```
module Sets.Sigma where```

# Import list

```
open import Data.Bool using (Bool; true; false; if_then_else_)
open import Data.Empty using (⊥)
open import Data.Fin using (Fin; zero; suc)
open import Data.List using (List; []; _∷_; _++_)
open import Data.Maybe using (Maybe; just; nothing)
open import Data.Nat using (ℕ; zero; suc; _<_; s≤s; z≤n)
open import Data.Unit using (⊤; tt)
open import Data.Product using (_×_; _,_)
open import Relation.Binary.PropositionalEquality using (_≡_; refl; cong)
open import Data.Empty using (⊥)```

# Dependent pair

The generalization of `_×_` is called `Σ` (Sigma) or dependent pair:

```
data Σ (A : Set) (B : A → Set) : Set where
_,_ : (a : A) → (b : B a) → Σ A B

infixr 4 _,_```

# Usage

A dependent pair may represent:

• a disjoint union of a family of (data) types,
• a subset of a set,
• existential quantification.

# `Σ` as disjoint union

Some examples of where `Σ` could be used as disjoint union:

• `List A` ~ `Σ ℕ (Vec A)`
• `Σ ℕ Fin` is the type that contains all `Fin`s.

Note that the non-dependent pair and the disjoint union of two types are special cases of `Σ`:

• `A × B` ~ `Σ A (const B)`
• `A ⊎ B` ~ `Σ Bool (λ b → if b then A else B)`

# `Σ` as subset

If `A` is a type and `P` is a predicate on `A` then we could represent the set of elements that fulfill the predicate by `Σ A P`.

Examples:

• `Vec A n` ~ `Σ (List A) (λ l → length l ≡ n)`
• `Fin n` ~ `Σ ℕ (λ m → m < n)`
• balanced trees ~ `Σ` tree `(λ t → t` is balanced`)`

## Exercise

Define the `toFin` function for the `Fin′` type.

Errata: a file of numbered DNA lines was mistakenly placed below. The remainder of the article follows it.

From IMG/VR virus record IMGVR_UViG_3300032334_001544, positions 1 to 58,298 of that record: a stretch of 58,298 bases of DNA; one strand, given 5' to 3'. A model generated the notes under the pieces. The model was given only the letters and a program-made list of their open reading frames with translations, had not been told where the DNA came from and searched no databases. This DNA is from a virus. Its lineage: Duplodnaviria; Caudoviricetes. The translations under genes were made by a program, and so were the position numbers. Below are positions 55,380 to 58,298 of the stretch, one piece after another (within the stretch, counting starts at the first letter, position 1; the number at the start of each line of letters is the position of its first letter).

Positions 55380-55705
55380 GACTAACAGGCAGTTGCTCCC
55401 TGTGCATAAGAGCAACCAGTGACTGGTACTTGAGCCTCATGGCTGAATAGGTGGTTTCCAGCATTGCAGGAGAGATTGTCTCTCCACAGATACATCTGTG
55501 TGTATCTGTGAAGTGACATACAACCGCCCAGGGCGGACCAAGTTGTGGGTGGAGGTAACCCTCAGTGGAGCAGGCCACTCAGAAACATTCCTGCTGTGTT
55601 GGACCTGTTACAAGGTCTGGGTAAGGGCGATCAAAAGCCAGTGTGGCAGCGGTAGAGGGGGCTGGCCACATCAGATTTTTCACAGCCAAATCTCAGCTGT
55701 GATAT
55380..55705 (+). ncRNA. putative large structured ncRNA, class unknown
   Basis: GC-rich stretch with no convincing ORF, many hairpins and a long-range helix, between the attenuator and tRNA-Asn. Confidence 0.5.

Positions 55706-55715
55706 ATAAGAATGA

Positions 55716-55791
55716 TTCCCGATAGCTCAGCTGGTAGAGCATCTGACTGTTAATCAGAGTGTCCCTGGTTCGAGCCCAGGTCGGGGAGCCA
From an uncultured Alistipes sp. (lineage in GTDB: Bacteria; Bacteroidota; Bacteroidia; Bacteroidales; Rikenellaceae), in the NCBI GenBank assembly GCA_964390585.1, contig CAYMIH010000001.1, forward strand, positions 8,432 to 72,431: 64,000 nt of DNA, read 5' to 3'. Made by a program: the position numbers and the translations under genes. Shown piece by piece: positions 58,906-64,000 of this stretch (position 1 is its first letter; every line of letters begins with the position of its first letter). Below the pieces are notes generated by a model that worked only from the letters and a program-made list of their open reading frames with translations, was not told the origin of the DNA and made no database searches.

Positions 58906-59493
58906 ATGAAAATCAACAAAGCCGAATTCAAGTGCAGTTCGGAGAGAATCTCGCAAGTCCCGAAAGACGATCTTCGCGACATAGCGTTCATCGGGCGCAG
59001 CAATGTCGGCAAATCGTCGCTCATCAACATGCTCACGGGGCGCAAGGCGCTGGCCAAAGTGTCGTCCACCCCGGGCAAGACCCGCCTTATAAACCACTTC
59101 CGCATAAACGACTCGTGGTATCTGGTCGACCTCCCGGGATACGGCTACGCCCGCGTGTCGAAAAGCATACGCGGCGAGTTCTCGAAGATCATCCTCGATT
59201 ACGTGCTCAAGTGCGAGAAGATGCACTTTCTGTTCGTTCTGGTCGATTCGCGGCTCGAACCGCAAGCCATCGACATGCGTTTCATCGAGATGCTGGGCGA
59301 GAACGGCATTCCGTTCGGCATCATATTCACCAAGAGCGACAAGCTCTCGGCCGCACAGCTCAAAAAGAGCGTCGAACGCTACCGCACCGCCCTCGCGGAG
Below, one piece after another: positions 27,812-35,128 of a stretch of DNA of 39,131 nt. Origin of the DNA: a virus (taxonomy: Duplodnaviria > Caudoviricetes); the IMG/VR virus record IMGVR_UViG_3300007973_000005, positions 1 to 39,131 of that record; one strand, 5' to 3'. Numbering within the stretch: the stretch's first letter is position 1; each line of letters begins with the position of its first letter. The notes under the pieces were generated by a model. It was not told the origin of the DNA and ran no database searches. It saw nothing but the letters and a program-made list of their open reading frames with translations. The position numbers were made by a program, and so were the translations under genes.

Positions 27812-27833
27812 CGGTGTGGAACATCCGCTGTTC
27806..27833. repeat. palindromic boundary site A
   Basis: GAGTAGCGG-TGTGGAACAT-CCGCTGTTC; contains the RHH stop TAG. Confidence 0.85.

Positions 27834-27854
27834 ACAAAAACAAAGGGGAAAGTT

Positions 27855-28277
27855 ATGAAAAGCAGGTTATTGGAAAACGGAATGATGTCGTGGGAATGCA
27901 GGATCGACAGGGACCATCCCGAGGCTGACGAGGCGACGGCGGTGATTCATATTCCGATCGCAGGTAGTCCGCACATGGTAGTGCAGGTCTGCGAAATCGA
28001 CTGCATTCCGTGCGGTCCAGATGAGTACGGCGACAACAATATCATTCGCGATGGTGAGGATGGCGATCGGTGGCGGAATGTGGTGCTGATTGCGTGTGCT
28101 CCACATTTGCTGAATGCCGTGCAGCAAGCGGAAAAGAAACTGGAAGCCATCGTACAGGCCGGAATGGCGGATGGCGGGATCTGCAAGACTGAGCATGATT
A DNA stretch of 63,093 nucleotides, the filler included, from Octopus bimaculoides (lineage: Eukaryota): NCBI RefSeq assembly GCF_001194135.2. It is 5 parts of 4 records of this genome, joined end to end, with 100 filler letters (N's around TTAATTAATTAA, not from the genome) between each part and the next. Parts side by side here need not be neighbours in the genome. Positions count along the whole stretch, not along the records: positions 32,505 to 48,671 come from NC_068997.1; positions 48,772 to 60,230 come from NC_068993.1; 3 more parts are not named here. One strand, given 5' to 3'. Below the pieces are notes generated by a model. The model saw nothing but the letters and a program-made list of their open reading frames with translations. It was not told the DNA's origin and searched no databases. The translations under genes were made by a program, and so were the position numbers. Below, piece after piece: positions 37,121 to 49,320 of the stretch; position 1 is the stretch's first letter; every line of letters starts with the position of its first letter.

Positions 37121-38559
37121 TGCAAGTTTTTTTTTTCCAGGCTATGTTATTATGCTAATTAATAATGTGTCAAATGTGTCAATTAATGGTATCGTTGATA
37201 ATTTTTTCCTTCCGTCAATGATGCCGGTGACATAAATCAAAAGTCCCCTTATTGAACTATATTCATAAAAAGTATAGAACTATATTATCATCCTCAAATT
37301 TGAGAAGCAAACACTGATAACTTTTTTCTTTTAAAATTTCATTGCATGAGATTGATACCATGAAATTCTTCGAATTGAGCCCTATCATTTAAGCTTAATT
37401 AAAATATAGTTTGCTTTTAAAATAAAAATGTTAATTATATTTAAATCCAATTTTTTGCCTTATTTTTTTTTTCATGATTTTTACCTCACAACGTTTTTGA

```
Fin′ : ℕ → Set
Fin′ n = Σ ℕ (λ x → x < n)

toFin : ∀ {n} → Fin′ n → Fin n```

# `Σ` as existential quantification

Let `A` be a type and let `P` be a predicate on `A`. There exists (constructively) an element of `A` for which `P` holds iff the subset `Σ A P` is non-empty.

Examples:

• `a ≤ b` ~ `Σ ℕ (λ k → k + a ≡ b)`
• `even n` ~ `Σ ℕ (λ k → n ≡ 2 * k)`
• `odd n` ~ `Σ ℕ (λ k → n ≡ 1 + 2 * k)`
• `a ∈ as` ~ `Σ ℕ (λ k → as ! k ≡ a)`

Note that there we could interpret the `Σ A (λ x → P(x))` pattern as `∃ x ∈ A . P(x)`.

# Other use of `Σ`

`Σ` can also be very handy when a function needs to return a value together with a proof of that the given value has some property.

For example:

```
data _∈_ {A : Set}(x : A) : List A → Set where
first : {xs : List A} → x ∈ x ∷ xs
next  : {y : A}{xs : List A} → x ∈ xs → x ∈ y ∷ xs

infix 4 _∈_

_!_ : ∀{A : Set} → List A → ℕ → Maybe A
[]       ! _       = nothing
(x ∷ xs) ! zero    = just x
(x ∷ xs) ! (suc n) = xs ! n

infix 5 _!_```

## Exercise

In connection to this example, define the `lookup` function:

```
lookup : ∀ {A}{x : A}(xs : List A) → x ∈ xs → Σ ℕ (λ n → xs ! n ≡ just x)```

Hint: Use the `with` keyword.

## Exercise

Consider the following definitions that declare the isomorphism (known from earlier) between `List ⊤` and `ℕ`.

```
fromList : List ⊤ → ℕ
fromList [] = zero
fromList (x ∷ xs) = suc (fromList xs)

toList : ℕ → List ⊤
toList zero = []
toList (suc n) = tt ∷ toList n

lemma : ∀ {a b : ℕ} → Data.Nat.suc a ≡ Data.Nat.suc b → a ≡ b
lemma refl = refl

from-injection : ∀ {a b} → (fromList a) ≡ (fromList b) → a ≡ b
from-injection {[]}      {[]}      refl = refl
from-injection {[]}      {x ∷ xs}  ()
from-injection {x ∷ xs}  {[]}      ()
from-injection {tt ∷ xs} {tt ∷ ys} p = cong (_∷_ tt) (from-injection {xs} {ys} (lemma p))```

Now, define the following function:

```
from-surjection : ∀ (n : ℕ) → Σ (List ⊤) (λ t → (fromList t) ≡ n)```

Hint: Use the `with` keyword.